Pain is Part of the Limbic System
You know how it seems like every time you get sick or hurt, the more your body aches, the worse your mood gets? As if the physical pain isn’t enough, you feel mentally foggy or “out of it” and just
bad in general. Unfortunately that’s normal. (Have you ever seen someone in a crazy amount of pain but they’re smiling and laughing hysterically? If you have, they are probably either medicated or need to be medicated.)
The relationship between how we feel physically and how we feel emotionally is a complex one. We are all well aware of our ability to carry our stress in our neck, shoulders and back, resulting in a dire need for massage and chiropractic treatment. Pain can also cause a huge amount of stress, creating tension in the body that results in more intense pain. Take a look at some of the other ways pain affects us.
People who suffer from chronic pain are also often diagnosed with some type of depression. For example, if one has severe back pain, migraine headaches, fibromyalgia or arthritis he or she probably also has bipolar disorder, anxiety, insomnia or general depression. These conditions can, in turn, make the pain worse. Pain plus depression can result in some of the lowest quality-of-life levels reported by people with major illness.
Loss of Identity
Dealing with pain on a daily basis puts huge restrictions on what we are able to do in and with our lives. We also often lose the ability to participate in our favorite hobbies, which creates a sense of loss and hopelessness. Whether one’s life passion is dancing or painting, chronic pain can put a damper on even the simplest activities. When we can’t do the things we love to do, we get that hole-in-the-heart feeling of incompleteness.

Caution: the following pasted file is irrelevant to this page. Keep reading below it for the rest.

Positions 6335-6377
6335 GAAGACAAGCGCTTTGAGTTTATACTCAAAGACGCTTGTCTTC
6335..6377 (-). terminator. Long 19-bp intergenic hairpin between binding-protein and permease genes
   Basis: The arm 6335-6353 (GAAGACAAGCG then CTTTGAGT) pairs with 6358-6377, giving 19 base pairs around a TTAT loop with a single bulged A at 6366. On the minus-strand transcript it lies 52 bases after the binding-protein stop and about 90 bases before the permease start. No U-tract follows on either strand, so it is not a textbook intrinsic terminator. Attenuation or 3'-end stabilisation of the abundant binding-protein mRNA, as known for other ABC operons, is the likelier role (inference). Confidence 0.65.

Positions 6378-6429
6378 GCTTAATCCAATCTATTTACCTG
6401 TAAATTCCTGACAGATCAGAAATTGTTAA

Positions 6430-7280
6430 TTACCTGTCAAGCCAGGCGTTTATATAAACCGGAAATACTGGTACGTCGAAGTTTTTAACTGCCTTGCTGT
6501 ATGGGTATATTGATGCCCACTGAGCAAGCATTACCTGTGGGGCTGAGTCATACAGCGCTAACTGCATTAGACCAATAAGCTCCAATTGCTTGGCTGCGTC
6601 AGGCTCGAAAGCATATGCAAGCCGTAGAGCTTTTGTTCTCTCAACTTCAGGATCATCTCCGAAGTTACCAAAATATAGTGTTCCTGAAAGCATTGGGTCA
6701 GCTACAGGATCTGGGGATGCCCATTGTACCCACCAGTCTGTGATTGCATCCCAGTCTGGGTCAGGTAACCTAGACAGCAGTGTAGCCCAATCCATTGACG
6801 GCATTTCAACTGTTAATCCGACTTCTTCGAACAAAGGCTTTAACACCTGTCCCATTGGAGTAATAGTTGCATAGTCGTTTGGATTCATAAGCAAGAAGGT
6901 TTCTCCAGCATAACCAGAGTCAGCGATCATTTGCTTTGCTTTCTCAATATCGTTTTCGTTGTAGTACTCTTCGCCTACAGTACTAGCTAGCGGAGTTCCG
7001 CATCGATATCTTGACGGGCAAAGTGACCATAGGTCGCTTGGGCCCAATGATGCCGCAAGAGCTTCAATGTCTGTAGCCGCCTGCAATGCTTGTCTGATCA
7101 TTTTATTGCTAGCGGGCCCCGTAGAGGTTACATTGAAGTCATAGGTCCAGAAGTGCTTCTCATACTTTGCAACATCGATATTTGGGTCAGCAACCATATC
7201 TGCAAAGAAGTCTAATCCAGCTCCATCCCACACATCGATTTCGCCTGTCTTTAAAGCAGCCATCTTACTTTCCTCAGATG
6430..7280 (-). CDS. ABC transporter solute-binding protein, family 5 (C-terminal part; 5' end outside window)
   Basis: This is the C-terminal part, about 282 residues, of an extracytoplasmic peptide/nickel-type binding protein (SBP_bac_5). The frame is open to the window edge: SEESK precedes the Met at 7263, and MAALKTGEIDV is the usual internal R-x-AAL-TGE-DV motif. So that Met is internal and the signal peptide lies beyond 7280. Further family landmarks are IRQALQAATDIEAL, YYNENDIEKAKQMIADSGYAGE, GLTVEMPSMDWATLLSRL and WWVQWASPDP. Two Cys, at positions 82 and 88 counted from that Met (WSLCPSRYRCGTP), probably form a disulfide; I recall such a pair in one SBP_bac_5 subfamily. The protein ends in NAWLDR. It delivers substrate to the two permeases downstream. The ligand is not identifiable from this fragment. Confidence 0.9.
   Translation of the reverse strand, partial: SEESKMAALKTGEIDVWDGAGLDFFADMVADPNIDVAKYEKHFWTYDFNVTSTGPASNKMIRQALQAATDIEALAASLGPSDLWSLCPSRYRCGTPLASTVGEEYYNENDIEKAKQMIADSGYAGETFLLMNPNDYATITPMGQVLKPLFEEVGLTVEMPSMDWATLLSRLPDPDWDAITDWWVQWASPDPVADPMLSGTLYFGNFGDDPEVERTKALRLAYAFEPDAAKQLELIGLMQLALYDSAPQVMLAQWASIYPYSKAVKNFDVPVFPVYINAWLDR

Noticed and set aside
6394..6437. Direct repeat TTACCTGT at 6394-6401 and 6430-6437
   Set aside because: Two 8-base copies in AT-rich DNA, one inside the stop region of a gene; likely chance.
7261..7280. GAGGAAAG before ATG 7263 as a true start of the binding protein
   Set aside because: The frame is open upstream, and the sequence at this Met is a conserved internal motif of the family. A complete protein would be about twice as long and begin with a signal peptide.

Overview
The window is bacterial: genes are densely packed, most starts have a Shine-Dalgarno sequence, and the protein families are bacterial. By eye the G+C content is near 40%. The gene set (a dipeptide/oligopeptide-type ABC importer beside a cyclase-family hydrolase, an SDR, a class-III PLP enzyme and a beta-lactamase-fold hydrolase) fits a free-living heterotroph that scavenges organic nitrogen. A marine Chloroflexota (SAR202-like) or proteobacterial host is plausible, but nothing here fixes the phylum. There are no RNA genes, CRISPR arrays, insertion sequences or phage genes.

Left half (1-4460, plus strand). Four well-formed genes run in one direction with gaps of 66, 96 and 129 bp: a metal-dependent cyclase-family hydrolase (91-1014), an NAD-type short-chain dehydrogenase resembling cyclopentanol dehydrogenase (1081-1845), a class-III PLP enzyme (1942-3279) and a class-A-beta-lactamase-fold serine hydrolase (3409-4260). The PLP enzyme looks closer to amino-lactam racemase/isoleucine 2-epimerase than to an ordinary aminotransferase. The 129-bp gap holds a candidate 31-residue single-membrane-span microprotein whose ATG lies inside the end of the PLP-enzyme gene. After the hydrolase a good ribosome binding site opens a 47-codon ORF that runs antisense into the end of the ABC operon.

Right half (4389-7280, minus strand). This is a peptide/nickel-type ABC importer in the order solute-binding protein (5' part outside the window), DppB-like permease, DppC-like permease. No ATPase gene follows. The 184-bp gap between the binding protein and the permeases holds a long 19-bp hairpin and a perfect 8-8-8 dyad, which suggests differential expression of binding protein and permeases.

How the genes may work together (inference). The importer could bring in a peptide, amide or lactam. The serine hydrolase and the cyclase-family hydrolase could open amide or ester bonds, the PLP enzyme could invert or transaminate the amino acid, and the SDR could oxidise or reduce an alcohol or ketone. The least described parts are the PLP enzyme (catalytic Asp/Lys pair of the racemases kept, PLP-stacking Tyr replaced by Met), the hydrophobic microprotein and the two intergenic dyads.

Matters of the Heart
Chronic pain means not being able to fully commit to plans in advance and knowing that at the last minute we might have to cancel. This puts stress on many friendships and romantic relationships because other people involved take it personally or misinterpret our behavior as being “flaky”. As a result relationships are difficult to maintain and lead to isolation and feeling alone.
Finding Answers When It Seems There Are None
Chronic pain cannot be treated with traditional therapies. Bed rest and aspirin just aren’t going to cut it, although there are plenty of days, weeks or even months when it feels like that’s all we are capable of. Getting a grip on chronic pain often feels like a fantasy that can only be dreamed of – never acquired. By utilizing multiple therapies, however, people are regaining control of their bodies, minds, and lives.
Chiropractic care is a good place to start in order to reset the nervous system. After years and years of hurting, our bodies get so used to the pain and accept it that our nervous systems actually function differently due to nerve damage. We have to retrain our bodies to recognize the difference between normal and harmful sensations.
Antidepressants have also been beneficial for chronic pain sufferers by interrupting the pain/depression cycle. Once the two things are no longer feeding off each other, the pain can be more accurately addressed. Cognitive behavioral therapy (CBT) can also be very useful in learning how to deal with pain and its effects on one’s life. Finding a good psychiatrist and psychologist who specialize in pain management can work together to customize a plan that works for each of us and our unique lifestyles.